In France, under the reign of Terror, one of the most prominent leaders of the revolution, Georges Danton, attempts to lay bare the corruption of the Committee for Public Safety and its chair, Maximillian Robespierre.
When looking through films from Polish directors, I was surprised to find that one of Andrzej Wajda’s higher rated films was about the French Revolution. As a fan of “The Scarlet Pimpernel,” I was intrigued. As the film unfolded I realized exactly why a man, who saw immense social and political upheaval in his native home of Poland, would be interested in telling this story of corruption and despotism being laid bare for all to see.
The film begins with a familiar scene, French men and women entering Paris and having their carts, carriages, and persons searched. Immediately the sense of dread is apparent. Even those waiting in bread-lines are afraid to speak too loudly of their frustrations lest they become acquainted with Madame Guillotine. We also get a very first glimpse of the people’s love for Georges Danton, Hero of the Revolution, as they follow his carriage in Paparazzi-like fervor.
This is then contrasted with, Maximillian Robespierre, ill and barely able to stand on his own, yet made up by the hairdressers and tailors to cut the regal figure he is. He is ordering the destruction of a printing press, owned by a friend of his and one of Danton’s compatriots, for the distribution of subversive tracts.
From this point forward, the film relates the conflict between these men’s ideologies, the arrest of Danton, his inflammatory show trial, and fallout through scenes of long speeches, conversations, and rabble riots. For all the presence of death in this film, it is not an exciting film, with head chop after head chop. Instead, it is a political intrigue which turns, about halfway through, into a passion play of Danton’s martyrdom.
I’ll confess that my viewing was very hampered by my lack of knowledge about the actual history of the French Revolution. After the film, I literally had to look up who Georges Danton was in order to place him historically. It made it a little difficult to figure out character allegiances early in the film but any patient viewer should be able to put t together as they go in an entirely satisfying way. In fact, if I was to try to pitch this movie to people, I might say it is a little like “Braveheart” if William Wallace had not been a warrior but a speaker.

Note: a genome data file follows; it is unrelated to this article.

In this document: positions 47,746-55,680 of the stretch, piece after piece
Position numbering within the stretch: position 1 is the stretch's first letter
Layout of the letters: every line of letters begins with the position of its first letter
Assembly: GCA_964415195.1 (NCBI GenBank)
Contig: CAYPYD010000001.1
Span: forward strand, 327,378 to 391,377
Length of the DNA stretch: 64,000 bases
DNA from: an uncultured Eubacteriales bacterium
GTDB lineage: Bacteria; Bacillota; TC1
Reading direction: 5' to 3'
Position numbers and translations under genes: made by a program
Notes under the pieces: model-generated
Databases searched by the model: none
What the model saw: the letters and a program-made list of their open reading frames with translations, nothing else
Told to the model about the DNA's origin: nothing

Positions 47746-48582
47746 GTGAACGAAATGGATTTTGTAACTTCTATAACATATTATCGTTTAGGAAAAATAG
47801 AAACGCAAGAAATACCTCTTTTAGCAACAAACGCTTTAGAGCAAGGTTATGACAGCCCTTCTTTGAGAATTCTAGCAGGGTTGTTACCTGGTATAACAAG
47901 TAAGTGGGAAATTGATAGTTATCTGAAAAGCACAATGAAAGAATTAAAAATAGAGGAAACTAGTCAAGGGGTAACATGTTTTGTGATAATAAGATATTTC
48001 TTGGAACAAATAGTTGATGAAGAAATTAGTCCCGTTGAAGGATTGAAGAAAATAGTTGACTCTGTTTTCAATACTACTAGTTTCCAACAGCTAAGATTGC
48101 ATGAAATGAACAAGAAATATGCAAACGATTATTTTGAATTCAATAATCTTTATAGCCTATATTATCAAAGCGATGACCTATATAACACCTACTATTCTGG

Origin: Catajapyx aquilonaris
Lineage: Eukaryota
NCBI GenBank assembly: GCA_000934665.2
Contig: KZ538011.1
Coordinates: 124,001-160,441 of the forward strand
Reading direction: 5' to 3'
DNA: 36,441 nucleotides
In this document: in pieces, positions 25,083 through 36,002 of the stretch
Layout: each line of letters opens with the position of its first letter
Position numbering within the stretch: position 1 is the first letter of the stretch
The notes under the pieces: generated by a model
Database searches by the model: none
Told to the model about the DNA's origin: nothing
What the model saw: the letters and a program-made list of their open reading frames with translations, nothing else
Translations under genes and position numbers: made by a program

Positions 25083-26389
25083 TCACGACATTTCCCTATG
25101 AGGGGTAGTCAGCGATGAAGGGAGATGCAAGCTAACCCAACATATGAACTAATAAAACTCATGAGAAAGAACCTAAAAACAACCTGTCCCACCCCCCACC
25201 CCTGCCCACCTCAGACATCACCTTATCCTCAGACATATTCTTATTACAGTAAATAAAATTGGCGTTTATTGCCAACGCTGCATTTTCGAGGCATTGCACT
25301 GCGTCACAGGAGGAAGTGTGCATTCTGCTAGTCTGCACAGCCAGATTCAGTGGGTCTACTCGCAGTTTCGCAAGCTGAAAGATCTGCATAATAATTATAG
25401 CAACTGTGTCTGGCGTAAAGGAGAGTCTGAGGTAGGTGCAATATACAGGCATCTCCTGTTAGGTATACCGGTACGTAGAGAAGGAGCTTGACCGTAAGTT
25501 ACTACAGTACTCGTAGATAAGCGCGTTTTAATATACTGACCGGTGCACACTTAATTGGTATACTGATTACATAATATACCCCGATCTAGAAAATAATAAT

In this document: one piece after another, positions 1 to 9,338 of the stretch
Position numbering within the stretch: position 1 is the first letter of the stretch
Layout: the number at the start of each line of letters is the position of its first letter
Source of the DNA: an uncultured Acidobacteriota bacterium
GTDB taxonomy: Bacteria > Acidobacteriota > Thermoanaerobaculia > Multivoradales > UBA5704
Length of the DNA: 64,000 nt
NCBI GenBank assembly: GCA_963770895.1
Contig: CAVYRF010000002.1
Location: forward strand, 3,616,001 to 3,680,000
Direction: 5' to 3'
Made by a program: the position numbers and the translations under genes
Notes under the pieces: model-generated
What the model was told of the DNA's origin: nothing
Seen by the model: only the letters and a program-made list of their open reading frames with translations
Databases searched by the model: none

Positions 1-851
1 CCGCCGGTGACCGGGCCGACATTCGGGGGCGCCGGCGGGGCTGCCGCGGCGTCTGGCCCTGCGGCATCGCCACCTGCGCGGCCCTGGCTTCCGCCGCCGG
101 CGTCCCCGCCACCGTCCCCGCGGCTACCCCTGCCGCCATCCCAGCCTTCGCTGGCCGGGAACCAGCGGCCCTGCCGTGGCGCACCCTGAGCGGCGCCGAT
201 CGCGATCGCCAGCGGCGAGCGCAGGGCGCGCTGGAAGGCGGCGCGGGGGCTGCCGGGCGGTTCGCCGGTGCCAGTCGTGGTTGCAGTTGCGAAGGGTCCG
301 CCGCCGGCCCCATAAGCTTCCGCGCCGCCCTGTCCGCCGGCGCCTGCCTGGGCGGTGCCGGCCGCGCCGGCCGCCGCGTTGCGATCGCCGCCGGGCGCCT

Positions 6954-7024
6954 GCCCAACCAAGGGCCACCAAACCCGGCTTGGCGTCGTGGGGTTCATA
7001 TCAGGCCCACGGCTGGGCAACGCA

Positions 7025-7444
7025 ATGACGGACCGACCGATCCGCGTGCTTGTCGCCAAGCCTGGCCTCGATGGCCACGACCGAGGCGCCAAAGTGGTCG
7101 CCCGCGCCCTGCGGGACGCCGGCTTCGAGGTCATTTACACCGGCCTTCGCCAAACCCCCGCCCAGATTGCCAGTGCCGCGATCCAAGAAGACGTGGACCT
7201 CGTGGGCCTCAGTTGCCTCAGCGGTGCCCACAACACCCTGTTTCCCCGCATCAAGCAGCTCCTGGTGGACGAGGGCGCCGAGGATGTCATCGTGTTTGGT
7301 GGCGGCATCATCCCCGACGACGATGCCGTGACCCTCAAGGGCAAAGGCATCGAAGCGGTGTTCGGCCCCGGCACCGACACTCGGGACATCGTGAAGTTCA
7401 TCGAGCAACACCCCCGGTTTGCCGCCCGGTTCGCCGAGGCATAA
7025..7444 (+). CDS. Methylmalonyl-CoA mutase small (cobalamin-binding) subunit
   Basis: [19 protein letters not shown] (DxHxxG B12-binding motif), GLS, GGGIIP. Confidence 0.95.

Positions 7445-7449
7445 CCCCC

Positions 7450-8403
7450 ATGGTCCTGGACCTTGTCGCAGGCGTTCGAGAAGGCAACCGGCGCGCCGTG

That may sound boring to many Americans but to me it was enthralling. Danton (Gerard Depardieu, “Cyrano de Bergerac”) speaks with a power than blasts through your core about freedom, rights, the power of the people over the government, and the tyranny of the government over the people. Meanwhile, Wojciech Pszoniak’s
(“The Promised Land”) Robespierre is the consummate dictator, ruling to maintain his own power, compromising every value which put him in that seat, and snidely lording it over everyone from his boardroom.
I would go on about the acting, superb, or the production design, mind-bogglingly immersive, but I want to focus people on the powerful display of conviction that “Danton” contains. Danton is truly a man of principle. He may fail to live up to them at times, eating to excess, housing parties of gambling and debauchery, but his conviction that the people must be free and protected has kept him from the public seats of power precisely because he knows their corrupting influence and that the true power lies in the people and in nonviolent expression, even unto his own death, if need be.
This film is needed today. In a country torn, where men, women, gay, straight, bi, trans, queer, black, white, Mexican, American, Puerto Rican, Christian, Jew, Muslim, are all being pitted against each other by the powerful and rich, there is something that unites us that we have forgotten. We are the People. We are free. When the government trades in fear, we ALL lose. We all live under a new Terror. The Terror of the other.
This film is a powerful reminder of where government’s power comes from and what that means for we individuals who grant them that power. We may grant it to them through inaction or we can wield it collectively but regardless, we must do so bravely and loudly lest we be silent observers of Terror’s bloody beheadings.
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